Underpinned by Huawei’s network technologies, a large-scale sky-to-earth monitoring system has been built in the Northeast Tiger and Leopard National Park on the Russia-China Border. The 14,600-km² park is home to Amur tigers and Amur leopards, both of which are endangered – fewer than 600 Amur tigers are left in the wild.
To restore the cats’ habitat and help them repopulate, the system uses a 4G network, big data, and AI to connect more than 3,000 monitoring stations and transfer data on key markers, like biological diversity, environment, and human interference, to experts thousands of miles away. These experts can analyze the population and habitat status of endangered species and provide rapid decision-making support for conservationists, rangers, and park management.
Source: National Forestry and Grassland Administration Amur Tiger and Amur Leopard Monitoring and Research Center / Since deployment, 1 million images and video clips of wildlife have been captured in 18 months.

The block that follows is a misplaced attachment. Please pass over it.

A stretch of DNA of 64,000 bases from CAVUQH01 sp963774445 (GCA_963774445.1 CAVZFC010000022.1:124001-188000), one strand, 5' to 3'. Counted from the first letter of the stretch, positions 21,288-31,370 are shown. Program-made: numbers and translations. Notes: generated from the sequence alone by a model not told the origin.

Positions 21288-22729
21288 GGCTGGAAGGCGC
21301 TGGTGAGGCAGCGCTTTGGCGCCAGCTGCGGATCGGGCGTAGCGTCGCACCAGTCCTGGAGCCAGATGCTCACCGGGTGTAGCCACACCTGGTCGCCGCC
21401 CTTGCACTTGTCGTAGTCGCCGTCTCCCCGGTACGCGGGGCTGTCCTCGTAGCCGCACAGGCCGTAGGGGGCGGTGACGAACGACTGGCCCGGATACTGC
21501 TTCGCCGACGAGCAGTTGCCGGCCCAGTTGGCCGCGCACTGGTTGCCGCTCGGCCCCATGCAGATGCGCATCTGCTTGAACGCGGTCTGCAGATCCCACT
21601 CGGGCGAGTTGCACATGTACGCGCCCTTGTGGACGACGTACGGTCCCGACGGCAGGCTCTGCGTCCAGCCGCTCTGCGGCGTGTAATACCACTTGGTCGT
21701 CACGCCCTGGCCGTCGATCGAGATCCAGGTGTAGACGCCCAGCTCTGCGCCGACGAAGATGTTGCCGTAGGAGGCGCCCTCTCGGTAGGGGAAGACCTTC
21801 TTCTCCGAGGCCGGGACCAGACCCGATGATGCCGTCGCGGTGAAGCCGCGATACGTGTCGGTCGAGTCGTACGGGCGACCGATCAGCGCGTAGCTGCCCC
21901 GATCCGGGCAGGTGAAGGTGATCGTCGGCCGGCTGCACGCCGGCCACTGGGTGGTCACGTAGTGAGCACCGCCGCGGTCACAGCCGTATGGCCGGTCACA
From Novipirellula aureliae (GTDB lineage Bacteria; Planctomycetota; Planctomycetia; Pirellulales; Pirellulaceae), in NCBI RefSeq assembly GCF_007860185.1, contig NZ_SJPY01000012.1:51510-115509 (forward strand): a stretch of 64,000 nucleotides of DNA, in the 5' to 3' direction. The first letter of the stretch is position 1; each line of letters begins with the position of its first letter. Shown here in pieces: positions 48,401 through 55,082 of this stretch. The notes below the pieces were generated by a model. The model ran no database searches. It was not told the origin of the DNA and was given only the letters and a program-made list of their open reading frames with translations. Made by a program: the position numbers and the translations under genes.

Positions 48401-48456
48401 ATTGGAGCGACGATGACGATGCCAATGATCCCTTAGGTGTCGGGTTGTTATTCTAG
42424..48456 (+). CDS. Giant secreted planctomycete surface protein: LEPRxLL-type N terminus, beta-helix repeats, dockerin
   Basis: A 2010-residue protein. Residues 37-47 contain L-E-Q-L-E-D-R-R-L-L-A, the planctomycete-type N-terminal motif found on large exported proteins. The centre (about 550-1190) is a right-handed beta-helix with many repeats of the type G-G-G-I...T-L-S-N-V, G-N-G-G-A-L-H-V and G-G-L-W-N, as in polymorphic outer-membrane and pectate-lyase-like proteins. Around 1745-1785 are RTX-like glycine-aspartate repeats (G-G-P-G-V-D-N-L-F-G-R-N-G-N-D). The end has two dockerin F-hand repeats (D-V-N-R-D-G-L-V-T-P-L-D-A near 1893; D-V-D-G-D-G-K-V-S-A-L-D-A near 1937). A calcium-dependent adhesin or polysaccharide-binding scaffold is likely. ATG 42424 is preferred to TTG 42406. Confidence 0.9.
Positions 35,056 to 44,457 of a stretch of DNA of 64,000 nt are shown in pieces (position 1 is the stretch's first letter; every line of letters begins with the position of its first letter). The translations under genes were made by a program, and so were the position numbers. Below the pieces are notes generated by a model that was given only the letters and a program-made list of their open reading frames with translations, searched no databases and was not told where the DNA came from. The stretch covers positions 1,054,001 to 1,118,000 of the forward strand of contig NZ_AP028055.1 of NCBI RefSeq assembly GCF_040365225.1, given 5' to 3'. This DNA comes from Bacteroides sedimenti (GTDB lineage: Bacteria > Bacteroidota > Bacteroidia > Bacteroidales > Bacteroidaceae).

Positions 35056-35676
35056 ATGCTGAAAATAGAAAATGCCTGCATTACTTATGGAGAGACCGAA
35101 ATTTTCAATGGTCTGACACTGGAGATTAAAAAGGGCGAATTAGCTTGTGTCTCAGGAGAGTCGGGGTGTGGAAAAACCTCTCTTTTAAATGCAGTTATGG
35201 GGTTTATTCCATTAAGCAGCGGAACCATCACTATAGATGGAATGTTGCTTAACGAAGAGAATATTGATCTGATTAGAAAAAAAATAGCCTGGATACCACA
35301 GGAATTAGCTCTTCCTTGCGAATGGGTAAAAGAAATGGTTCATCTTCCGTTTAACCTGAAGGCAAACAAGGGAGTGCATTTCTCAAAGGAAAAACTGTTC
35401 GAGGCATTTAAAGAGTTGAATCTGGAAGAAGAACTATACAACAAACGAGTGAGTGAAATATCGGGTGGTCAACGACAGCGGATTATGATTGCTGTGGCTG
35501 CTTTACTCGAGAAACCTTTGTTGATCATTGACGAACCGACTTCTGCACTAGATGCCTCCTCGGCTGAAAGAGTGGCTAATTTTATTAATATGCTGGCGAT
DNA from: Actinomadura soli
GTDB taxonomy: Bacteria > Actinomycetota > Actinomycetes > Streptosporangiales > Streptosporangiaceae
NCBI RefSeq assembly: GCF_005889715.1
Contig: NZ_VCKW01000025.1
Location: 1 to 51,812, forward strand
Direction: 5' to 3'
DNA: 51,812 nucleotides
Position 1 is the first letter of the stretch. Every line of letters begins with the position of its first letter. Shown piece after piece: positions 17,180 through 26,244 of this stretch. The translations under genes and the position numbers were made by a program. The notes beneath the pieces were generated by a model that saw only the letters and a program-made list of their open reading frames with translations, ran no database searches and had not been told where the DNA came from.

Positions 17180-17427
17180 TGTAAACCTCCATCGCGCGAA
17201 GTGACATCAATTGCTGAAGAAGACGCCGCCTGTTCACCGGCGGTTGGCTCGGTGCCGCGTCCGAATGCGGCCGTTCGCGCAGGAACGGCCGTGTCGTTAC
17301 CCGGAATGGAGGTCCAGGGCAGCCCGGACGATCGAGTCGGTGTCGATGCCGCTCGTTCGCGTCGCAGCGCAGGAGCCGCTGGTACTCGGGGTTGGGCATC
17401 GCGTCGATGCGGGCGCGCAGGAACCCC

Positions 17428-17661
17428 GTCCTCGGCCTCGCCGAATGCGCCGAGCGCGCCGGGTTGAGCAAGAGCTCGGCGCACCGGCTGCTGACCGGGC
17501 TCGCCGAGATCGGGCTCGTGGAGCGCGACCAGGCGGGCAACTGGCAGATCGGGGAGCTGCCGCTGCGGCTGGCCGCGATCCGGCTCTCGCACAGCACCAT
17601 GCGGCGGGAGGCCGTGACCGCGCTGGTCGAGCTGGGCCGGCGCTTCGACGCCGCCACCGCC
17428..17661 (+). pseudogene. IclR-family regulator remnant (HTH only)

And it’s working. Last
year, litters of Amur tiger and Amur leopard cubs were caught on camera.
how we can further use technology to protect nature, Huawei is working with
IUCN on the Tech4Nature program. Tech4Nature will select typical forests and
marine ecosystems where technology can be deployed for conservation, providing
knowledge, technology, and resources for more than 300 protected areas
Even before COVID-19
interrupted learning for upwards of 1 billion students worldwide, universal
access to learning resources was far from the global reality: 1 in 5 children –
some 263 million – had never been in school as of 2018, according to UNESCO
figures. And this year, the pandemic has intensified the gap between who have
access to education resources and continuity in learning and those who don’t.
In the education
domain of TECH4ALL, Huawei has two broad aims: One, make learning more
accessible and effective for disadvantaged groups. And two, provide training in